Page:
Observed every year on August 12, The World Elephant Day is celebrated to create awareness and bring attention to the urgent plight (dangerous situation) of Asian and African elephants.
Background: Canadian filmmakers Patricia Sims and Michael Clarke of Canazwest Pictures and SivapornDardarananda, secretary-General of the Elephant Reintroduction Foundation in Thailand decided to celebrate world elephants in 2011. It was then officially founded, launched by Patricia Sims and the Elephant Reintroduction Foundation on August 12,2012.
i. The day was first launched on August 12, 2012.
ii. Human activities like poaching, human-elephant conflict and mistreatment in captivity have become a great threat to both African and Asian elephants’ survival.
iii. Numerous elephant conservation organisations are focusing to curb illegal poaching and trade of ivory, conserving elephant habitats, better treatment for captive elephants and reintroducing captive elephants into natural, protected sanctuaries.
iv. The African elephants are listed as ‘vulnerable’ and Asian elephants are listed as ‘Endangered’ on the IUCN (International Union for Conservation of Nature) red list of threatened species.
Singapore to ban sale of ivory from 2021:
Singapore announced on World elephant day that ivory sales will be banned from the country from 2021.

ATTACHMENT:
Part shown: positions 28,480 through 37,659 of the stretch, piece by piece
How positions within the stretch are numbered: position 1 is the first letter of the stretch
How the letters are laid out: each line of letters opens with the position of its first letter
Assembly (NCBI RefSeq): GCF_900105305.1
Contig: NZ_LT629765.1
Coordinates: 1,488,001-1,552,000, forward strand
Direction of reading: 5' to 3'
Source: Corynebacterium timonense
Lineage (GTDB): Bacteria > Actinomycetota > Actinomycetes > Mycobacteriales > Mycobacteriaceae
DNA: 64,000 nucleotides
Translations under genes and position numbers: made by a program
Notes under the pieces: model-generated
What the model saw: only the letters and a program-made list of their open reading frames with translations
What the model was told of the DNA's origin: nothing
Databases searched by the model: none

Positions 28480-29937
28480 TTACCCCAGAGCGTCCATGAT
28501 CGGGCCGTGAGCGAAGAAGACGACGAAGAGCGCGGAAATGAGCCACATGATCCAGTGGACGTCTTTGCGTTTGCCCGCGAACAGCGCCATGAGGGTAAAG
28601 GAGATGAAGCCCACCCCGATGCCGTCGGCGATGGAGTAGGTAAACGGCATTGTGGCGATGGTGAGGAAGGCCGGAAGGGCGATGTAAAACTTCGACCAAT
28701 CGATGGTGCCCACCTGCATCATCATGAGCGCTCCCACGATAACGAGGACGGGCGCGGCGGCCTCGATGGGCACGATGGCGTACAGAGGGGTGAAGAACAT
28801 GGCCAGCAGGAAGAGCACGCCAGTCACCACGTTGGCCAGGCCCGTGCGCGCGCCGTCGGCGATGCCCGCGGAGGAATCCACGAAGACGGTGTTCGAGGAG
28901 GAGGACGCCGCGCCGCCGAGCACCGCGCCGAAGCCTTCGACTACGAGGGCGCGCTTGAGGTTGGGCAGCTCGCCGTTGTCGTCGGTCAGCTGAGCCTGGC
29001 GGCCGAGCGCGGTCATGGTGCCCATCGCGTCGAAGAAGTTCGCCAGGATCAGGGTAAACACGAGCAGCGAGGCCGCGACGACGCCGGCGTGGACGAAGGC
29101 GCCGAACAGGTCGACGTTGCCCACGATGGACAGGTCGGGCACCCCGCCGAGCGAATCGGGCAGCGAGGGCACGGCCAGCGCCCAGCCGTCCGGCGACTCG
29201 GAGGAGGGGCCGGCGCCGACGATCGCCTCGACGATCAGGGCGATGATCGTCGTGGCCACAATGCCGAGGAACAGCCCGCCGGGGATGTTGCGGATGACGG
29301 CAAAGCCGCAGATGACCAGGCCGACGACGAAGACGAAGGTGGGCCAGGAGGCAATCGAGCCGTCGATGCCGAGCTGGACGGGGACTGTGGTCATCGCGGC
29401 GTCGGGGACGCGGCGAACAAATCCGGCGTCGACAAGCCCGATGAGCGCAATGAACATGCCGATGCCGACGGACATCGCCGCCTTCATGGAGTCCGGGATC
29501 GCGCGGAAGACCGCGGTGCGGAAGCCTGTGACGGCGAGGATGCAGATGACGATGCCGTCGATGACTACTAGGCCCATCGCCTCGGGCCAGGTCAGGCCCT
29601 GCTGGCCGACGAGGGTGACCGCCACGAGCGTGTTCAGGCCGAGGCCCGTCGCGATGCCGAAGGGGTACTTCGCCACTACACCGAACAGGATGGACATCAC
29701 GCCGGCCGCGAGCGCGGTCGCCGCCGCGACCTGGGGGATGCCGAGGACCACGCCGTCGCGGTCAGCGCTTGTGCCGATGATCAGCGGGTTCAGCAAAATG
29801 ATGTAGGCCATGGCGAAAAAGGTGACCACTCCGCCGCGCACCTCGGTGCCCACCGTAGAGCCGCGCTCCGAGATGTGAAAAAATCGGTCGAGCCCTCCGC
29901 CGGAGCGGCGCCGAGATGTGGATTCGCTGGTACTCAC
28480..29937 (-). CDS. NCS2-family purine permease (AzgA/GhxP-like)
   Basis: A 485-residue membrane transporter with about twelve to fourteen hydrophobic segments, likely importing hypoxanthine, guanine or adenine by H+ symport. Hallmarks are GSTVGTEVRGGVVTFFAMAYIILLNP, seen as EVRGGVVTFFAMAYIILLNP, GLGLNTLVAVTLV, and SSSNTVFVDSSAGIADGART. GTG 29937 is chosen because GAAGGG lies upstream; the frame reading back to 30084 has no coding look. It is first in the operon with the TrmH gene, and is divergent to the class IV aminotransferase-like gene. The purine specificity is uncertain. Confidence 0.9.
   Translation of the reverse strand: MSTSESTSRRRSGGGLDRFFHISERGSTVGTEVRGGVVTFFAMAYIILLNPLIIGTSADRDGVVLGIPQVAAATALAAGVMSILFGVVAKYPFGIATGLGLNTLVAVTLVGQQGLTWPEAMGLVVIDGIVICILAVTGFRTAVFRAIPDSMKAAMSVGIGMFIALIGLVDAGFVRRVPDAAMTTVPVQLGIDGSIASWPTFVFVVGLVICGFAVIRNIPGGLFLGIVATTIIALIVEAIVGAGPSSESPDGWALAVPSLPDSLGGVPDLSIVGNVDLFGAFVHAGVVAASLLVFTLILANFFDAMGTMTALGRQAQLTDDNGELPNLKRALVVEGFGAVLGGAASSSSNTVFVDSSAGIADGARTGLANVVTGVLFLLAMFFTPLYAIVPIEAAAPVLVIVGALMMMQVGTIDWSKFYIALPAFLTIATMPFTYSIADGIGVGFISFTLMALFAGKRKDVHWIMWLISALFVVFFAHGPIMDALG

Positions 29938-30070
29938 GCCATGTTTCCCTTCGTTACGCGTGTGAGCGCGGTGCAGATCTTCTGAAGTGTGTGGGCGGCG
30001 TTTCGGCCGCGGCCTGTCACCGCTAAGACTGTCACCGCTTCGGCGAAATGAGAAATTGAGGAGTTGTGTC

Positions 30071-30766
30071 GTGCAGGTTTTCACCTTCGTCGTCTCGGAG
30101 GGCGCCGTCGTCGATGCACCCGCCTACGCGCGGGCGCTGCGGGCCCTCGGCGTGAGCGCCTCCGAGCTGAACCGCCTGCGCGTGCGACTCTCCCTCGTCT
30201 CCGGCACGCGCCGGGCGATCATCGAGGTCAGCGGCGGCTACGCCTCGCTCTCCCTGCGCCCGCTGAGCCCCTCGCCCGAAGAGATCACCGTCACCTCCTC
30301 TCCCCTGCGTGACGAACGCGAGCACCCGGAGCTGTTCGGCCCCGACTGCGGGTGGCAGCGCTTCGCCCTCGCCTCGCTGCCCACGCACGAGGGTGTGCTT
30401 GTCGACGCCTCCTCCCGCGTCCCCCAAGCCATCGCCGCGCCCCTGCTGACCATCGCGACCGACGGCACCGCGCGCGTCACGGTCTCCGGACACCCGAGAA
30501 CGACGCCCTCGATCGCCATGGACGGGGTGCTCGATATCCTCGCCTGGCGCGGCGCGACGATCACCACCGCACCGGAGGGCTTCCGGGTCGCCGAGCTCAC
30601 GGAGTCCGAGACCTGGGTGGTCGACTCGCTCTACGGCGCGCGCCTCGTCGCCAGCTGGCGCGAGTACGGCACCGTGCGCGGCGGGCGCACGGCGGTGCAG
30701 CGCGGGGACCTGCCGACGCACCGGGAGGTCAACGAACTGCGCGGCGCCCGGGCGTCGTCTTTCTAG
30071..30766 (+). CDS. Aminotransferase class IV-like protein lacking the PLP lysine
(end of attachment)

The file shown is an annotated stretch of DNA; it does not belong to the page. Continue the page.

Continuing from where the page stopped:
i. This comes as an initiative launched by the Singapore govt. to tighten its campaign against illegal wildlife trade.
ii. the announcement followed two years of consultation with non Government groups, ivory retailers and public.
iii. Last month, the authorities seized their largest ivory ever weighing 9tonnes of contraband tusks from 300 African elephants valued at $12.9 million which was discovered in a container from the Democratic Republic of Congo being shipped to Vietnam via Singapore. It also included pangolin scales in huge stash.
Ban in Singapore:
All forms of ivory products are banned since 1990. Traders can however sell ivory only if they prove that the ivories they sell were acquired prior to the ban by the govt.
i. The national parks in Singapore bans elephant ivory and products with effect from September 1, 2021.
ii. Violators would be jailed up to one year and fined on conviction.
iii. After the elephant populations dropped from millions to about just 6lakhs by the mid 20th century in Africa, the global trade in elephant ivory had been outlawed since 1989.